The Chief Cornplanter Council of the Boy Scouts of America is the oldest council in the U.S.
In 2013, it was also among the best.
"Through the hard work and commitment to Scouting of all the folks in our council, we ended as a Gold Council in the national rating system called Journey to Excellence," Scout Executive Kevin Bonner said.
Each year, every council earns points toward a final rating. At the end of the year, each is placed in one of three tiers - gold being the highest.
"This system rates councils in different areas of achievement," Bonner said. "These include fundraising, market share, membership growth, youth retention, cub and scout camping numbers, council leadership orientation and number of leaders trained."
The local council improved upon its prior year results.
"Our numbers were up in all these categories over 2012 year-end," Bonner said. "We also know where we fell a bit short - district leadership, commissioner visitations - so we have a goal for improvement for this year."
"The ratings are based on a point scale with Bronze councils receiving 0 to 700 points, Silver councils receiving 701 to 1,350 points, and Gold councils receiving 1,351 to 2,900 points," Bonner said. "We earned 2,025 points last year out of a total of 2,900 points to easily be Gold. The key things that helped us reach gold were our 5 percent plus in membership and year-end positive net assets."
In 2011, the council was the highest rated in the country on the Journey to Excellence scale, Bonner said. In 2012, the group missed the gold designation "by a few points."
There is no plaque, no VIP visit, nor other tangible reward for being a gold council.
"We derive our satisfaction from knowing that our efforts throughout the year to be the best Council we can be have paid off," Bonner said. "In the end, every boy in Warren County who joins a Cub Scout Pack or Boy Scout Troop gets a quality program and learns about patriotism, leadership, self reliance, self-esteem, a respect for the environment and a respect for the beliefs of others."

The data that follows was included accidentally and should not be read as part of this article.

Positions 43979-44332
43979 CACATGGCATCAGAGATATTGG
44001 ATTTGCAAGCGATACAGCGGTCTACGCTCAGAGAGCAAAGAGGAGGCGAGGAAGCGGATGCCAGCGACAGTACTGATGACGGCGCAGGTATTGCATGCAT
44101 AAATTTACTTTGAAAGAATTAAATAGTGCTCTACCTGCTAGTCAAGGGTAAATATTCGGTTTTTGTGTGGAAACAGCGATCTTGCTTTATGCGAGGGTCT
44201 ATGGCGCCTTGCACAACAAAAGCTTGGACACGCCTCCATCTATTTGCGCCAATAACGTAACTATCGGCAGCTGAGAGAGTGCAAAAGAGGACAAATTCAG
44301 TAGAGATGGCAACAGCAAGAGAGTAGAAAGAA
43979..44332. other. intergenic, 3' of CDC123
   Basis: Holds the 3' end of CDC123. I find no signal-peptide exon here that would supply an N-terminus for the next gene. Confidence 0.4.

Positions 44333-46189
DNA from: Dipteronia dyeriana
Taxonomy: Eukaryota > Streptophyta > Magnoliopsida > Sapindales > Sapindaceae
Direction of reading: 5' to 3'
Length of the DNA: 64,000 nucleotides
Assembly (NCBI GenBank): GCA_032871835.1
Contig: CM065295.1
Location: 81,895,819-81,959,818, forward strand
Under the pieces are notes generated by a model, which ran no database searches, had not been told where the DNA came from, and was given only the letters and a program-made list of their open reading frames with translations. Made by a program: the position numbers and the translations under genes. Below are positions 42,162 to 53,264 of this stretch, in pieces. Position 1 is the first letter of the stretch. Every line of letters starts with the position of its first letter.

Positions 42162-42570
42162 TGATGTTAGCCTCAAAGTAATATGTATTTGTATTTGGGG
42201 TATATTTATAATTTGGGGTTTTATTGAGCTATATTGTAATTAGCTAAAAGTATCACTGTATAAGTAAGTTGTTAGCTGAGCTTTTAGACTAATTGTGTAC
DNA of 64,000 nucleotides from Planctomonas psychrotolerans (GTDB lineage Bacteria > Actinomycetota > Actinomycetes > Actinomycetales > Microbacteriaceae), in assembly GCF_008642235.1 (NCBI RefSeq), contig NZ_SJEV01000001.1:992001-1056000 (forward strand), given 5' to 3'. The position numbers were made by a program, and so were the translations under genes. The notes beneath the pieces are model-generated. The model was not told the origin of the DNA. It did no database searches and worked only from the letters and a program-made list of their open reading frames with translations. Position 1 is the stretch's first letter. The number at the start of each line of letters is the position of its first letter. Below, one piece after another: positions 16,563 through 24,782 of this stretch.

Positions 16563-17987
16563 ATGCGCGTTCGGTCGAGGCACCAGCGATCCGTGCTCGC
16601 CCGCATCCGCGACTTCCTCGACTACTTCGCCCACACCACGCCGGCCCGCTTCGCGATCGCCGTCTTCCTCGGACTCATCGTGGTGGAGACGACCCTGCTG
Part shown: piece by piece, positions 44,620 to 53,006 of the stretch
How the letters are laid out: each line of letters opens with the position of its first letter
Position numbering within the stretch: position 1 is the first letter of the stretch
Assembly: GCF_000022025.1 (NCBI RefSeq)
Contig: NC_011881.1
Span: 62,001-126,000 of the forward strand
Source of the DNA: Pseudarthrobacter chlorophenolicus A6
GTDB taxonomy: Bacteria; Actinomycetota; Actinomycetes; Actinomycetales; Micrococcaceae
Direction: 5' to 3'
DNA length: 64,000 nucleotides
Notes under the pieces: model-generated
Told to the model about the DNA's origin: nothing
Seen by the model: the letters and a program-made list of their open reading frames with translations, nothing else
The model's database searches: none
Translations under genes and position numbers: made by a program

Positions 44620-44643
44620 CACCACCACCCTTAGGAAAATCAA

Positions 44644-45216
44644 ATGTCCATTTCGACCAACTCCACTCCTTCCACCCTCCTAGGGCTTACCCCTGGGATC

The award is greater than the sum of the points.
"Being a Gold Council means more than just accumulating points," Bonner said. "It takes at least 1,351 points to earn Gold and we would be dissatisfied with any point total under that."
"As long as we fall into that Gold range we know that we're in good company with the other successful Boy Scout Councils in America," he said.
Reaching the goal is largely a matter of setting out with sights set high.
"The way we approach it is to do the best we can in all areas of operation," Bonner said. "If you do that, the points sort of accumulate themselves."
"Though the criteria change from year to year, we never look at an indicator and say, 'We can't do that.' We see where the National Office sets the bar and do everything we can to jump over it," he said.
The council celebrated its 100th year in 2013.
"As anyone involved in Scouting in Warren County will tell you, we had an incredibly and unusually busy year," Bonner said. "Since it was our 100th anniversary year we had something planned for every month, things we typically don't include in our average years."
"This tended to make things hectic at times but our Anniversary Committee led by John Beard made things happen and we made some memories for Scouts and Leaders last year," Bonner said. "Some of the highlights included an advanced training program for adults known as Wood Badge Training, led by Dan Glotz, and held at Camp Olmsted. Nearly 30 adults participated in the course."
"We sent 25 percent of our registered Scouts to the National Jamboree last summer and they all had such a great time we're looking at sending many of them back to the Bechtel Summit Scout Reservation in West Virginia this coming summer to do many of the same events they enjoyed at the Jamboree - whitewater rafting, zip lines, etc. I doubt any other Council could say they sent as many of their youth to the Jamboree."
"Obviously we couldn't be this successful without three key ingredients:
"First - our Scouts. Parents need to know that when their boy joins a Pack or Troop in our Council we try our very best to give him a great Scouting experience."
"Secondly - our amazingly supportive contributors throughout Warren County, who know that Scouting builds character and good men. We simply couldn't afford to do what we do without the people who give to our annual Friends of Scouting campaign, the 'Warren Gives' effort, our local United Fund and who purchase popcorn, peanuts and candles from us in the fall."
"And last, but certainly not least, the hundreds of amazing, committed adult volunteers who give up their free time to help us bring the program of Scouting to our boys every week of the year."
"Those three groups are the real reason we're able to be a successful council," Bonner said. "I want to thank each of you for your commitment to Scouting and for everything you did in 2013 to make us one of the top councils in the country."
"Being a Gold Council is an expectation for us," he said. "We don't set our sights any lower because to do so would mean that we were trying to reach the goal of mediocrity. Here's to an even better 2014."